Update: 2012-11-28 05:23 AM +0630
Collected from various sources by U Kyaw Tun (UKT), M.S. (I.P.S.T., U.S.A.), and staff of TIL (Tun Institute of Learning, http://www.tuninst.net ) for staff and students of TIL Computing and Language Center, Yangon, Myanmar. Not for sale.
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The Canadian Press Stylebook is the standard for most universities and colleges in the country, but it also goes through regular revisions. The current edition is the thirteenth.
Titles should be used with given name and surname on first reference, and long titles should be offset in apposition. You should only use titles rarely after the first use (this is not always true for the university environment):
Dean John Michaels was in attendance.
Jane Rutherford, Acting Dean of Pharmacy, attended the meeting.
When you are referring to Burmese people, be sure to insert U and Daw. Calling a person by name amounts to extreme discourtesy. -- UKT 121128
In general, do not use the courtesy titles Mr., Mrs., Ms or Miss. When possible, refer to a married couple by their first names and then their last name; when they do not share the same last name, an explanation is necessary.
Jane Smith and Erin Michaels, a married couple, do not share a surname.
Jason and Erin Lee do.
According to CP Style, the professional title “Dr.” is only used for licensed health care professionals, such as dentists, veterinarians, and chiropractors (note that this can conflict with the university environment and the University’s style guide). Currently, the title is followed by a period, though this is not typically the case in many newspapers and some universities or the older editions of the CP Stylebook):
Dr. Jane Smith, a chiropractor, addressed the audience.
Jack Turner, a doctor of philosophy, delivered his presentation to his peers.
In CP Style, capitalize the names of universities but not their departments (this conflicts with much standard practice), and use lowercase for schools:
The University of Alberta’s department of economics has received national accolades.
The faculty of arts is among the largest in Canada, and the department of English is particularly well-known. Both encourage the Victoria high school’s growth.
Spell out numbers under ten, and use figures for those 10 and above. Do not use commas to separate different units of the type of measure. Spell out first through ninth and use figures for higher enumerations:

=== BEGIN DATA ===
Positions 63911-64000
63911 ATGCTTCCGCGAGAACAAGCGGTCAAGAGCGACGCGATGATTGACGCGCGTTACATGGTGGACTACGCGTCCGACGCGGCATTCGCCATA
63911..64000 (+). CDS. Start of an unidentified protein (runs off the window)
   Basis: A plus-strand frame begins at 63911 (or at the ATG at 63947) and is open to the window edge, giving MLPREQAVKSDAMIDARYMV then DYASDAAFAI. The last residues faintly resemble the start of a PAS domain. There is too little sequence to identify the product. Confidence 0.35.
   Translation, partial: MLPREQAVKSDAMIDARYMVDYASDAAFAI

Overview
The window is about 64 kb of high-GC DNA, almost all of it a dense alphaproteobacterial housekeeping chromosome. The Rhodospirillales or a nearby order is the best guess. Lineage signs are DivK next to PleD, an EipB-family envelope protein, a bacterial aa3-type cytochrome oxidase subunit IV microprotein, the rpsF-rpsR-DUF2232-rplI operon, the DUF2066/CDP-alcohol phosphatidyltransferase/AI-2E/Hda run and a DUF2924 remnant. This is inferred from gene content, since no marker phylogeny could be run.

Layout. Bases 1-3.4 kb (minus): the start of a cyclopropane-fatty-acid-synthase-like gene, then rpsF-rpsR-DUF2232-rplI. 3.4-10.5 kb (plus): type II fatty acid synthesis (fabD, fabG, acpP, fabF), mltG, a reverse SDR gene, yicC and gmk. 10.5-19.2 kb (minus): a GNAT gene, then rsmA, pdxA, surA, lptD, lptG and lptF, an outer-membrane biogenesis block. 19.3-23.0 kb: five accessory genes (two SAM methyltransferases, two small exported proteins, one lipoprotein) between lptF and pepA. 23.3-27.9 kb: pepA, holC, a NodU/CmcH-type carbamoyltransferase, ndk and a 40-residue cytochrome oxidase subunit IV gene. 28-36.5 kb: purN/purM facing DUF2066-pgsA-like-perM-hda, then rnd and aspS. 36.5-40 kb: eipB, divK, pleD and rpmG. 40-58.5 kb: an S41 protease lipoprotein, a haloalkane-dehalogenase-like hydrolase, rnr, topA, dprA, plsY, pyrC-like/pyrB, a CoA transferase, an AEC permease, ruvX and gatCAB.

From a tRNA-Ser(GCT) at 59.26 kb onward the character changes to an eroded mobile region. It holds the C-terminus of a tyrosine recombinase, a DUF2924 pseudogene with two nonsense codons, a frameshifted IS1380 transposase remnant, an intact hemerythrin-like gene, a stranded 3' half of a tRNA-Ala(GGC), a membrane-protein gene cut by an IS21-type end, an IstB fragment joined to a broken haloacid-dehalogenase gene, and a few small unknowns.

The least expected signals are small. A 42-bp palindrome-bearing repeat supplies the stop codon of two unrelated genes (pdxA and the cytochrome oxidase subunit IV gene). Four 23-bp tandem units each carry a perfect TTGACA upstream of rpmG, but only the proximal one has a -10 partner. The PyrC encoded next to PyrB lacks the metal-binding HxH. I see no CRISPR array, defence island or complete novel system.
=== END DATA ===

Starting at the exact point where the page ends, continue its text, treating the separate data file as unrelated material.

We had three batteries, nine minutes 30 seconds of preparation time, 12 rolls of wire, nine light bulbs, and 30 inches of solder, but not even one solder iron.
Other rules for numbers:
• For numbers at the beginning of a sentence, always spell the number
• Use Roman numerals only for sequences of people or animals, such as in a lineage
• Do not list decades or centuries in the possessive form (ie: 1920s not 1920’s)
For possessives, use an apostrophe s for all words not ending in s. For those that end in an s, plural words are followed by an apostrophe alone while singular words are followed by an apostrophe s, unless it would be distracting to speak it aloud with the extra syllable, in which case use only an apostrophe:
The faculty of engineering raised the instructors’ salary. (plural possessive)
Professor Jones’s class was unruly. (singular possessive. Alternatively:
“Professors Jones’ class…”)
Joint possessives use only one apostrophe. Individual possessives require two:
Jane Jones and Frank Phung’s proposal was unanimously accepted. (joint possessive)
We are interested in two of the proposals coming from faculty members in the department of genetics: Dr. Johnson’s and Monica Engstrom’s.
CP Style uses the Oxford English Dictionary as its authoritative guide for
alternative spellings are listed, use the first.
For abbreviations, omit periods unless the abbreviation is geographical. For degrees, most lowercase and mixed abbreviations take periods unless they begin and end with a capital letter.
Dr. Smithe was present when Ben Nielsen was awarded his PhD, but he did miss the convocation for Nielsen’s M.Sc. two years earlier.
Dates and times are not abbreviated, but months may be abbreviated when they follow a specific date.
January 2005 was particularly cold, but on Mar. 5, 2005, this all changed.
UKT: End of handout.
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